It has taken me some time to actually put pen to paper to share the learnings from this project, during which time it has come up in many discussions and been shared in other ways, but I present to you here some thoughts.
During UmbrellACT eight workshops were held around the country, and the format of the ones I held was just to put the umbrellas in the middle of the room, tell people to take them apart to the smallest pieces possible and make something. Every person who came made something different, most were surprised!
What I realised during the process is that, in our society we are used to consuming objects from centralised sources, through the hierarchical domination of the ‘expert’, similarly to how we consume information and rules from centralised sources. We are mostly not involved in making those objects from resources (i.e. raw materials), we receive them with an already fixed identity given from the authoritative source (i.e. this is a water bottle, this is an umbrella). We are not accustomed to challenge the authority of that identity, therefore when that object breaks it no longer fulfils the identify and becomes useless, becomes waste. We cannot see past that fixed identity to the raw resources which are still there, now waiting to be transformed and reused.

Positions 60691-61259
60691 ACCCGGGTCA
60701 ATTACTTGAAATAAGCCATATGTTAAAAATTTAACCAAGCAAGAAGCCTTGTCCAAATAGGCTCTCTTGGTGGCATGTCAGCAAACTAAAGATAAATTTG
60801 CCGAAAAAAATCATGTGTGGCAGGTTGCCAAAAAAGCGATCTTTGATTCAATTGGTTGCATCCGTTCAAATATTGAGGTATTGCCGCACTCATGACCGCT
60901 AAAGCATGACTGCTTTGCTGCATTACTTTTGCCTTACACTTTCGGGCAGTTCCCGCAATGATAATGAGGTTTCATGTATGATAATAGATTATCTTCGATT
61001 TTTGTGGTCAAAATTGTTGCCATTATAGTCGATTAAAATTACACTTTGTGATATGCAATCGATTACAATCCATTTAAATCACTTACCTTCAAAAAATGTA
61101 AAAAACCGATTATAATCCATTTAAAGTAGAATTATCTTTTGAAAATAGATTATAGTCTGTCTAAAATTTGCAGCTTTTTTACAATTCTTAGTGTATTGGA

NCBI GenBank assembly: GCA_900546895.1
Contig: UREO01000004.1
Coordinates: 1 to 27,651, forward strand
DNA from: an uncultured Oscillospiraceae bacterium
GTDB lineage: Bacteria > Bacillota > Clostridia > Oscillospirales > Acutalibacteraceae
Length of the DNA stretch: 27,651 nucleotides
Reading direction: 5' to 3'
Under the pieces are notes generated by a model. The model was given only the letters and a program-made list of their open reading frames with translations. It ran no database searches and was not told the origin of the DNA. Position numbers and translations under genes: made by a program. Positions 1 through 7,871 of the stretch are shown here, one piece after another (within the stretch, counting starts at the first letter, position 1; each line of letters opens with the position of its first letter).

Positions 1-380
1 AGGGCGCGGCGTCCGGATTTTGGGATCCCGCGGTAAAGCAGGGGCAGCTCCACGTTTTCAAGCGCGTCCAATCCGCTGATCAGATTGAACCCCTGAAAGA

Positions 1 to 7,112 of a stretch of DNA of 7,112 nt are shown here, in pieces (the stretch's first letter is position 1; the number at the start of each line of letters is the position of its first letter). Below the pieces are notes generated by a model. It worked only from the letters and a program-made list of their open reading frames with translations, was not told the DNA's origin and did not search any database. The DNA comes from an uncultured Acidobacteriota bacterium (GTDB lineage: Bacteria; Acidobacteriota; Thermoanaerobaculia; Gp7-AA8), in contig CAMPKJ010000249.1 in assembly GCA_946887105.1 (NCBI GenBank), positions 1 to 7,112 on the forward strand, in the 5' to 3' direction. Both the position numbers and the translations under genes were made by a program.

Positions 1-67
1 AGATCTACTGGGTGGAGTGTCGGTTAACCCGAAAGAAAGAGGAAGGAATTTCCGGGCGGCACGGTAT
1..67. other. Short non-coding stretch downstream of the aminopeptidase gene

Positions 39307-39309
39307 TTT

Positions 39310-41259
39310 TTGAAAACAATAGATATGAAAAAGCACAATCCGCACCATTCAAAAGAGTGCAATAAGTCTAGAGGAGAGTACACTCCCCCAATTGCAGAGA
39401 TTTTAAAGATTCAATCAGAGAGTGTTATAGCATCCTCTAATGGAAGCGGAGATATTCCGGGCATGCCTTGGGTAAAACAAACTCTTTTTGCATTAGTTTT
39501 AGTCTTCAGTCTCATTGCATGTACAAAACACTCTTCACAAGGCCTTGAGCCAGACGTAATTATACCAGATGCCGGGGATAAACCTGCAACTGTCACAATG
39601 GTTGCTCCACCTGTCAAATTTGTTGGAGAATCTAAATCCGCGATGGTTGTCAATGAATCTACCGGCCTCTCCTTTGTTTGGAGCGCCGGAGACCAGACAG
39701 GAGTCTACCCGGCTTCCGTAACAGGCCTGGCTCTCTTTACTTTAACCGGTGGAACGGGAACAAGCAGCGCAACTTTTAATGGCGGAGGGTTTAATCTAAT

You can also see this underlying paradigm reflected in how we treat buildings and people, and the desolation it causes. I am not sure if by simply giving people the experience of transforming an umbrella to another object you can give a catalyst for them to start transforming other objects or even their lives. But finding ways to give people permission to challenge the authority of given identities and the authority to be creators themselves is important, and experimenting in ways to do that I think is a valuable exercise.